“The instability in South Sudan makes Uganda vulnerable to negative forces like the LRA who could re-enter the country and Uganda cannot allow that to happen,” said Mr Opolot.

“African problems warrant African solutions but with the support of the international community, Uganda will continue to work under the Igad arrangement until peace returns to South Sudan,” he added.
Mr Opolot also said Uganda had entered South Sudan with the blessing of President Kiir and that it had also received clearance from regional governments to protect key installations in the restive nation.
Asked for the Presidency’s view on the US demand, the President’s spokesperson, Mr Tamale Mirundi, said: “The President’s decision to deploy in South Sudan was endorsed by Parliament. I would be worried if the US said if Uganda does not leave South Sudan, we will declare war. It is just an opinion, for the sake of big power politics.”
Norway recently made a similar call to have the UPDF withdrawn from South Sudan which went largely unnoticed. The US pronouncement, however, is significant considering its economic and security ties with Uganda. For example, the US is the largest funder of Uganda’s mission in Somalia, where the UPDF is heading a regional peace-keeping mission.
Ms Psaki also raised concern over repeated claims of violations of the ceasefire agreement by both South Sudan’s government and rebels. Meanwhile, negotiations between Kiir’s government and the rebels are scheduled to resume on February 13 in Addis Ababa.
There is no more fighting in south sudan, says updf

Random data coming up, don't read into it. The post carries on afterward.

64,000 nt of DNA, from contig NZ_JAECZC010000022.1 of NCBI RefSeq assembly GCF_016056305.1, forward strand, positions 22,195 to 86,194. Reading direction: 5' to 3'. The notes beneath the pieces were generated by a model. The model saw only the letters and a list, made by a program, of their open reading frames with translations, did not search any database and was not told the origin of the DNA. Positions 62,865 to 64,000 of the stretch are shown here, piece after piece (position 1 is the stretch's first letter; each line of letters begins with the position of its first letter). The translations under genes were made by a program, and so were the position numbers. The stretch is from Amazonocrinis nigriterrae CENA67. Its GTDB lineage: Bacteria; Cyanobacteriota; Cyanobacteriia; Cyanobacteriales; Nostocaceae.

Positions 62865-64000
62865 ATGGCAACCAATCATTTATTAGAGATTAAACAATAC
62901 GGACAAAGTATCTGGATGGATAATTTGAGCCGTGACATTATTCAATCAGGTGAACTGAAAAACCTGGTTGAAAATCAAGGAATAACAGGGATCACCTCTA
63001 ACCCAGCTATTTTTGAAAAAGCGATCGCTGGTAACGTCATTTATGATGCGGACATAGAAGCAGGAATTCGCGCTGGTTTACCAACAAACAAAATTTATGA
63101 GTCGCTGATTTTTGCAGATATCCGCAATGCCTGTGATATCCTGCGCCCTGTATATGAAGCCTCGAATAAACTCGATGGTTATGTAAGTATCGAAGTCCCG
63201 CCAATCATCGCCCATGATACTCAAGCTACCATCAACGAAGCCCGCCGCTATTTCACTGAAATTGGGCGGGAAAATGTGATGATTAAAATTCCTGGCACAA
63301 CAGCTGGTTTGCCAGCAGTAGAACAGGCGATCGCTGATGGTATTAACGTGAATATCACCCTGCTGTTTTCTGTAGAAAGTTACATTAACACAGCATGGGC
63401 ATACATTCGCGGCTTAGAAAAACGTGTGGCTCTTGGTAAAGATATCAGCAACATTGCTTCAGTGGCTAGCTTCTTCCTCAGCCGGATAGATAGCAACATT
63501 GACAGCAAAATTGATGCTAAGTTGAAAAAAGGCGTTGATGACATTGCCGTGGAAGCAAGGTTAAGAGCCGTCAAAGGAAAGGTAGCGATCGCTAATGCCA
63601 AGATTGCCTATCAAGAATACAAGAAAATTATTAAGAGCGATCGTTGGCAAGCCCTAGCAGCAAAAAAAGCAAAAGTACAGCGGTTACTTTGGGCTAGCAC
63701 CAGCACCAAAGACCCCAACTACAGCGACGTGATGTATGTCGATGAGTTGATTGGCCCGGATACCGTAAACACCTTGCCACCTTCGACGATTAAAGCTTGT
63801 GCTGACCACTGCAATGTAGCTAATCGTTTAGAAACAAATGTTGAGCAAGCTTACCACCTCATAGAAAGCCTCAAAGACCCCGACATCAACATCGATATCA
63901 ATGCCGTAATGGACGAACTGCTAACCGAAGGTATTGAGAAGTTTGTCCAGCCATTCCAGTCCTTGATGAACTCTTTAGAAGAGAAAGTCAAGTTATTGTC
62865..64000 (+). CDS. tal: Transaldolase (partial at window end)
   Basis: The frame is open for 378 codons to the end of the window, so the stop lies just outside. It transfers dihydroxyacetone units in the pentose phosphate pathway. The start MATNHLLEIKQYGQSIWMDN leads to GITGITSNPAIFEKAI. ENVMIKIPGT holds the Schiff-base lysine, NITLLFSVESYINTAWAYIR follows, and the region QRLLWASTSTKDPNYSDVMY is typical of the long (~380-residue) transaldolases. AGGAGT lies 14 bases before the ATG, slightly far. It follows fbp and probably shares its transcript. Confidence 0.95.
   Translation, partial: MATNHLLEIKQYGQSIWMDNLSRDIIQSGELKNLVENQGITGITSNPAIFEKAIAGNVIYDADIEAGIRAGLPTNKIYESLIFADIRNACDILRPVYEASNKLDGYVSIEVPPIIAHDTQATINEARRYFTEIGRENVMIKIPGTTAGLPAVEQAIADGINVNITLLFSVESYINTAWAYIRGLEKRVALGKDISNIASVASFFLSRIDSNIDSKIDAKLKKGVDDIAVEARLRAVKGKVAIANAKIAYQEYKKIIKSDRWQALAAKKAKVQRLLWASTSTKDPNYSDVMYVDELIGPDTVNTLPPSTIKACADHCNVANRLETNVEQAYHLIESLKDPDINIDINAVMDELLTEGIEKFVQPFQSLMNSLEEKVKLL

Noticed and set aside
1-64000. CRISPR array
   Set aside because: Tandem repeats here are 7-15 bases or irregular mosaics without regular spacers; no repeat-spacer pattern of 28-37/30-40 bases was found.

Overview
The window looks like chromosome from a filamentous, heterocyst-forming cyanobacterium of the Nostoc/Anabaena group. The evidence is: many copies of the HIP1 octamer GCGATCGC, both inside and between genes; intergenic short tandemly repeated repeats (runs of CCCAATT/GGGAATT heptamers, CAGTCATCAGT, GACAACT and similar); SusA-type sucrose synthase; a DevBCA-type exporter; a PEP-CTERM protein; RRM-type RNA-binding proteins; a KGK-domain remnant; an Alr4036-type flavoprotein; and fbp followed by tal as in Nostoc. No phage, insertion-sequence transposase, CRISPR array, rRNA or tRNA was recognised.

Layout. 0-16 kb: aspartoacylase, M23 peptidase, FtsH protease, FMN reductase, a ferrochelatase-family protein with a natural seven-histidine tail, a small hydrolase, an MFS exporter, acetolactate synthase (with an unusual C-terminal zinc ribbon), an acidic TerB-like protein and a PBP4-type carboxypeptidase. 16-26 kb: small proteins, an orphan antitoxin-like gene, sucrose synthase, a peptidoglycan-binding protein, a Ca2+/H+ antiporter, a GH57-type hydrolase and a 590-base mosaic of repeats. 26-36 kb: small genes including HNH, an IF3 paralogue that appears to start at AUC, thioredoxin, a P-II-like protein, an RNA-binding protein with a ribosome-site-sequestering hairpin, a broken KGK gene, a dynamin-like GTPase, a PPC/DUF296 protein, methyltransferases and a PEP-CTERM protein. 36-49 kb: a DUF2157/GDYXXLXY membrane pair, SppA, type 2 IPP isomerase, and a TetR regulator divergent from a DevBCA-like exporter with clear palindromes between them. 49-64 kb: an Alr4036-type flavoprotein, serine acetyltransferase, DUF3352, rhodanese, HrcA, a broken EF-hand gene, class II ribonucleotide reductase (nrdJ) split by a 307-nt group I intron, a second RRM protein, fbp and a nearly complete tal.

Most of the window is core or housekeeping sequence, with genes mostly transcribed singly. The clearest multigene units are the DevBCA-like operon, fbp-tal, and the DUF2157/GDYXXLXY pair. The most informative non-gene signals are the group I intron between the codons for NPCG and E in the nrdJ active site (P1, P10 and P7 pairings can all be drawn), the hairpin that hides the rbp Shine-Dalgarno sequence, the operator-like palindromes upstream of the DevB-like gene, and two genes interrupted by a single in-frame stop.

The UPDF has said a combined force of the Ugandan army and the SPLA has weakened the South Sudan rebels and pushed them to a far-away place from which they cannot fight anymore.
The UPDF spokesperson, Col Paddy Ankunda, while reacting to claims by the rebels that they had hit a Ugandan helicopter gunship, killing a Lance Corporal who was a gunner, dismissed the claim as a pack of lies.
“There is no fighting and that is why the rebels have resorted to telling lies. You know it is easier to say you have shot down a plane when there is no shoot out,” Col Ankunda said.

The cessation in fighting has been attributed to a recently signed truce during peace talks in Addis Ababa, Ethiopia. The Ugandan helicopter was allegedly damaged on Friday afternoon in the South Sudanese central State of Lakes, the rebels’ spokesperson, Brig Gen Lul Ruai Koang, told the Sudan Tribune.

Withdraw troops from South Sudan, US tells Uganda

UPDF spokesperson Paddy Ankunda addresses journalists at the army
UPDF spokesperson Paddy Ankunda addresses journalists at the army headquarters in Mbuya, Kampala recently. PHOTO BY STEPHEN WANDERA  


Posted  Thursday, February 13  2014 at  02:00